After two years of work on a retail shopping center at Cal State Northridge's North Campus, school administrators last week scrapped the project. It was the right thing to do. So is the proposal to delay development of North Campus until the school can prepare a master plan for the 65-acre property, which was deeded to CSUN 30 years ago for educational uses. That's how the land should be used--to develop facilities where private businesses can benefit from CSUN's talented students and faculty and, in turn, bring real-world experience and expertise to academic lessons.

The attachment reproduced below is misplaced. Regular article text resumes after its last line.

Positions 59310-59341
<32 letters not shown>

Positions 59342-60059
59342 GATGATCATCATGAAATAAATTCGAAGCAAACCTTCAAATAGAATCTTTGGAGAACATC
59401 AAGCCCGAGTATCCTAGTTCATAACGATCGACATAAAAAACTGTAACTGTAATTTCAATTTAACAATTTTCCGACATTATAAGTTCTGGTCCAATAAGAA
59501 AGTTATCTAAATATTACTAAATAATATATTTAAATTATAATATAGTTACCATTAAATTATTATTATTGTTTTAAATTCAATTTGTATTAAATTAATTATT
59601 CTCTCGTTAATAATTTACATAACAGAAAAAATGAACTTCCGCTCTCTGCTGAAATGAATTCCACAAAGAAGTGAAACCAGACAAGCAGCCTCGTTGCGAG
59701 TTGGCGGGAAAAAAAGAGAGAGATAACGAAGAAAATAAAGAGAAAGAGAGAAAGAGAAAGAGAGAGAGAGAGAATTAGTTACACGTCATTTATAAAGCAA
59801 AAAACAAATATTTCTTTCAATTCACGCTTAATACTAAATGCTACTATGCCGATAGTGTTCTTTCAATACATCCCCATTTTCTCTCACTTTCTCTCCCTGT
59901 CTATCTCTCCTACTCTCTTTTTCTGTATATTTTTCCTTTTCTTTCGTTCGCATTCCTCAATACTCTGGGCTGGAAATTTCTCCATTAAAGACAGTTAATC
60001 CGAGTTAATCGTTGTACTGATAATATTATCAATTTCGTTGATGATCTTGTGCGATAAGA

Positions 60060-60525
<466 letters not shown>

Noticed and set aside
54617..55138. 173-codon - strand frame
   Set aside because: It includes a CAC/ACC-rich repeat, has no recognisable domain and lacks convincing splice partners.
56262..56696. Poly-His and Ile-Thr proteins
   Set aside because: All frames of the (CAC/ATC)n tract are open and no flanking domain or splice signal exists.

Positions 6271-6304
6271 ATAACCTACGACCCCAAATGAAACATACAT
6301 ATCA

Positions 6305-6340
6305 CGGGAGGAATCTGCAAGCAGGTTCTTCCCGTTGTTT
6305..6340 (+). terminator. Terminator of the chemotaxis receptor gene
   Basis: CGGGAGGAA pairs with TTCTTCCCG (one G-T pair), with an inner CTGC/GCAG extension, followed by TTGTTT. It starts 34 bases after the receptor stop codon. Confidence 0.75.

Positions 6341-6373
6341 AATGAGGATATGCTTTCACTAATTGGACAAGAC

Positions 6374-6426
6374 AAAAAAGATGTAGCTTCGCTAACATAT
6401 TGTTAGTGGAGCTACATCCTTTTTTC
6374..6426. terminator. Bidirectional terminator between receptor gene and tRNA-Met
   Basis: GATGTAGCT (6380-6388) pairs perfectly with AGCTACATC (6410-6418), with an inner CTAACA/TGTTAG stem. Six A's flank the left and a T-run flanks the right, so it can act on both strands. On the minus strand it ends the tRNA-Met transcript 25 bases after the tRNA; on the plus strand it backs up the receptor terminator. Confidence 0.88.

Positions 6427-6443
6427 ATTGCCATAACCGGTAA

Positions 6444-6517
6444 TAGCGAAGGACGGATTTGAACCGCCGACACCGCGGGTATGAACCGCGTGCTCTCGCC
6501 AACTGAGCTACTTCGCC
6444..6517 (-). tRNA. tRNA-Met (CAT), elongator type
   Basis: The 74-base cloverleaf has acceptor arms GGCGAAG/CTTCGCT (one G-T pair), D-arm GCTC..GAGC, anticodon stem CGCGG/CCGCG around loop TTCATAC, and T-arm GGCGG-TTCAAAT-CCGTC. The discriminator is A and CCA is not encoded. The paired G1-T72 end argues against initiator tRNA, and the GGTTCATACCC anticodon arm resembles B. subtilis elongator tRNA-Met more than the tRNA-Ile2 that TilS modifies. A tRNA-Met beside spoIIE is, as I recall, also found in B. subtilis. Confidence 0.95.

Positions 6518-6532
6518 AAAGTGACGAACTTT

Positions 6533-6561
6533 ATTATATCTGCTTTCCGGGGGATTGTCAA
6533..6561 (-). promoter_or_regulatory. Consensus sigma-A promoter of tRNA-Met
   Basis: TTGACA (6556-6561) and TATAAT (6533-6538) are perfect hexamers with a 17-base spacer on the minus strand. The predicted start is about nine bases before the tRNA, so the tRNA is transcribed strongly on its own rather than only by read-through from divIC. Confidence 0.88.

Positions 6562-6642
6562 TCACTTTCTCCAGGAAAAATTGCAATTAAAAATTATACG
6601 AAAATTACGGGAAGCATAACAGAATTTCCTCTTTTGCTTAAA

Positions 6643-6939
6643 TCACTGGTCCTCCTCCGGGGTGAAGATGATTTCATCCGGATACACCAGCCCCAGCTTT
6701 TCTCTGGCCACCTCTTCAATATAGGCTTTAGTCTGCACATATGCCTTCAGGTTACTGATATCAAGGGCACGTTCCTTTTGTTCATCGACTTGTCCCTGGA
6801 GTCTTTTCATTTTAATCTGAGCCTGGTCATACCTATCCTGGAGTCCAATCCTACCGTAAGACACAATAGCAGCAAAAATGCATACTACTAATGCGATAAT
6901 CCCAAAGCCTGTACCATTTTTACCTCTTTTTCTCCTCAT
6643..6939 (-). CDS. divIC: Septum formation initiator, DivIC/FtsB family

The Times understands the need for CSUN to find creative ways of paying for itself at a time when public institutions everywhere are asked to do more with less. But the MarketCenter project clearly was the wrong way to do it. Neighboring residents and merchants hated the project because they feared the traffic, noise and competition it would bring. Regardless of their fears, though, the project would have generated considerable cash for the university--about $800,000 in lease payments alone. In response to complaints, CSUN scaled the project down. But a smaller project meant smaller annual revenues, and that's what finally led CSU Chancellor Barry Munitz to ask CSUN President Blenda J. Wilson to kill the project. Why use school property to build a shopping center if the returns weren't as hefty? Good question. Wilson promptly withdrew the proposal from consideration by the CSU Board of Trustees.